Secondary ticket sellers could be facing financial losses as Ticketmaster’s paperless tickets are becoming more popular among a number of musicians and sports teams. The tickets, which are non-transferrable, prevent fans and secondary ticketing companies from reselling tickets.
Ticketmaster UK, a Live Nation Entertainment company, has announced that paperless tickets will be used for 80 percent of the seats available for all three of Radiohead‘s UK tour dates.
The popular band will make stops on Oct. 6 at the Manchester Arena and Oct. 8–9 at the O2 Arena with 20 percent of tickets being made available to fan club members via a presale. The band opted to use paperless ticketing for nearly all of the seats to ensure that fans will have fair access to the ticket inventory and will not have to pay above face value.
Paperless tickets prevent secondary ticket sellers and scalpers from selling tickets to the shows, a practice that sometimes results in fans paying prices higher than face value.
“Radiohead made it clear that they wanted the face value of the ticket to be the price their fans paid and Ticketmaster Paperless ticketing is crucial for artists who want to protect their ticket inventory for their fans,” said Chris Edmonds, managing director for Ticketmaster UK. “The technology means a smooth, secure and fast entry to the venues whilst also restricting secondary ticketing activity.”
While Ticketmaster’s paperless ticketing sounds like a positive alternative for fans, the service also has several restrictions that prohibit fans from exchanging or selling their legally-purchased tickets.
Radiohead fans can purchase a maximum of four tickets for the band’s upcoming UK tour dates. The credit card used to purchase the tickets in addition to the cardholder’s photo ID must be presented in order to gain entry into the show. This means that tickets cannot be exchanged or refunded and all members of the party must arrive together.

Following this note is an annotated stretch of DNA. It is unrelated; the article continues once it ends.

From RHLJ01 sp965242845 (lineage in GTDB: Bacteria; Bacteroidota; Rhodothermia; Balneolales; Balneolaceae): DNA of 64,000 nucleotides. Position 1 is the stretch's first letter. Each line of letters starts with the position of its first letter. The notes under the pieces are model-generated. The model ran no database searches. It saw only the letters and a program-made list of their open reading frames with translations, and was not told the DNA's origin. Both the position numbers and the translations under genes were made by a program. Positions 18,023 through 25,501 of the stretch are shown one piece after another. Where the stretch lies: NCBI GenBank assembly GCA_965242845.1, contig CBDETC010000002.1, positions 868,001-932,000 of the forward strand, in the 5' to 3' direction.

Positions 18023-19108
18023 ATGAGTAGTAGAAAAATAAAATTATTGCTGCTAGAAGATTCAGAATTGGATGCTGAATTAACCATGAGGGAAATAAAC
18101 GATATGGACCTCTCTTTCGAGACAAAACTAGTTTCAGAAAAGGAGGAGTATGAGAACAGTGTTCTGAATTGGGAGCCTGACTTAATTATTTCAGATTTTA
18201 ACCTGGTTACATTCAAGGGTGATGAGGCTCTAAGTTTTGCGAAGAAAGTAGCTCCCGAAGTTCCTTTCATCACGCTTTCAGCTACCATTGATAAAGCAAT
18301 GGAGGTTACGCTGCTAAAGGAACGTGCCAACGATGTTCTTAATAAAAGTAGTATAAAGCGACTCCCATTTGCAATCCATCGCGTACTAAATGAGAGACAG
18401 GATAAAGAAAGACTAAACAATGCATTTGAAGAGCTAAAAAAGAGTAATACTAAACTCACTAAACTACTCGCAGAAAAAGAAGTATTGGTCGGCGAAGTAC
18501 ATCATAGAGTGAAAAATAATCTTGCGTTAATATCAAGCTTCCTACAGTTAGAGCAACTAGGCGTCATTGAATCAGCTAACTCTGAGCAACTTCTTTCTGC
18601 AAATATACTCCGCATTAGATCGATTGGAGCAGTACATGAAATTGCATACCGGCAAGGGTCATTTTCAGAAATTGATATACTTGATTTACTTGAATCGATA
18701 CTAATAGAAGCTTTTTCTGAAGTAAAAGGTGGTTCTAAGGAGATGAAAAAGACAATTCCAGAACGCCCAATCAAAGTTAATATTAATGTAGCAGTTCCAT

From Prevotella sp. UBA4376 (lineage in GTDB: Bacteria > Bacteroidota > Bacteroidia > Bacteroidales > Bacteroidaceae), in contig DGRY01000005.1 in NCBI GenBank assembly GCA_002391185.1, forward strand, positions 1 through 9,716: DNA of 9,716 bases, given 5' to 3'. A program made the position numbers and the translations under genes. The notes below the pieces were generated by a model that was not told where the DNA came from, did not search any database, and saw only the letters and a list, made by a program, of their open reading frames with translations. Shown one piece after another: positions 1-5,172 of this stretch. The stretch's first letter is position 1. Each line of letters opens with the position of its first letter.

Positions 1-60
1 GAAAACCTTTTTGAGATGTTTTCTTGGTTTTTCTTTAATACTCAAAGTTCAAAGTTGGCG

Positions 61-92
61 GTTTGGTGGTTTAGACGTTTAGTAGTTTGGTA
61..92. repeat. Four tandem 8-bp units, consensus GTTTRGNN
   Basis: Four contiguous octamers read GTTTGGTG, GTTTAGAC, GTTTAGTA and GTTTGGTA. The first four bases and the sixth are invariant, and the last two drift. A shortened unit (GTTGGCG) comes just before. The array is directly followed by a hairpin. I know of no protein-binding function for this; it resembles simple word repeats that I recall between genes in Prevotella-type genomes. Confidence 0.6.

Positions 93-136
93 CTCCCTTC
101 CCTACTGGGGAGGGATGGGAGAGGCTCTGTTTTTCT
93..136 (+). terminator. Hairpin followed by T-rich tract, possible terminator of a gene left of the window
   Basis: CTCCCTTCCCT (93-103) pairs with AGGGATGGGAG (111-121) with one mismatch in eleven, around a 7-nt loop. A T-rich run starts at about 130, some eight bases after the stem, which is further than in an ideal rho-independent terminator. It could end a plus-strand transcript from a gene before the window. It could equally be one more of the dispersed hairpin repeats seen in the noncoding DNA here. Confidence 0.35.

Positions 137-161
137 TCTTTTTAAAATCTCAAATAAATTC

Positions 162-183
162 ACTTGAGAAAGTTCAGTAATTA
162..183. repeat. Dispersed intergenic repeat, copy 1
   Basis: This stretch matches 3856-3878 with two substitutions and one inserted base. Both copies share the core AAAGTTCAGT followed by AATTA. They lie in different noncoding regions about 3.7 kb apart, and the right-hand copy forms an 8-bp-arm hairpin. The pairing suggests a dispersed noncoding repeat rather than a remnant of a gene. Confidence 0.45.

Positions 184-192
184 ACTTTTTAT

While paperless ticketing ensures fair pricing of ticket inventory, many fans and organizations are still unsure of whether the technology actually benefits the ticket buyer.
TicketNews recently discussed the issue with the Fan Freedom Project, created to preserve the rights of live event ticket holders, such as the right to exchange or resell tickets.
With the paperless ticket technology, the ticketholder will not be able to gain back money for their tickets in the event that they are unable to attend the show, since tickets cannot be transferred or resold — this also means that tickets can no longer be given as gifts without the ticketholder attending the event.
While Ticketmaster does offer an option for fans to resell tickets for certain shows, the tickets can only be sold using the Ticketmaster TicketExchange, that includes fees and restrictions on the price for which the tickets can be sold.
Paperless tickets also prevent consumers from purchasing tickets to sold-out shows and season ticket holders can no longer sell their unused tickets.
Radiohead is following in the footsteps of other musicians and sports teams looking to use paperless ticketing as a way to protect their ticket inventory. TicketNews recently spoke of David St. Peter’s endorsement of paperless ticketing. The president of the MLB‘s Minnesota Twins predicts the technology becoming more widespread, but says the secondary market will remain the primary outlet for fans to purchase tickets.
TicketNews spoke via email with Will Flaherty, director of communications for SeatGeek, who says Ticketmaster will use the Radiohead show as a test of the success of paperless ticketing — they may be able to use the public’s distrust in secondary ticket markets to win fan support for paperless ticketing.
“Almost certainly the traditional players in the UK secondary market including individual brokers and the marketplaces like Viagogo and Seatwave will be financial losers in regards to paperless ticketing for the Radiohead Tour, as limits on the transferability of paperless tickets mean that they won’t be able to resell those tickets (in the case of brokers) or facilitate secondary transactions (in the case of Viagogo and Seatwave),” said Flaherty in an email to TicketNews.
Flaherty explains that if Ticketmaster sets up a secondary marketplace where paperless tickets for the Radiohead show can be transferred, then the company will have the upper hand by earning money fees charged for the service.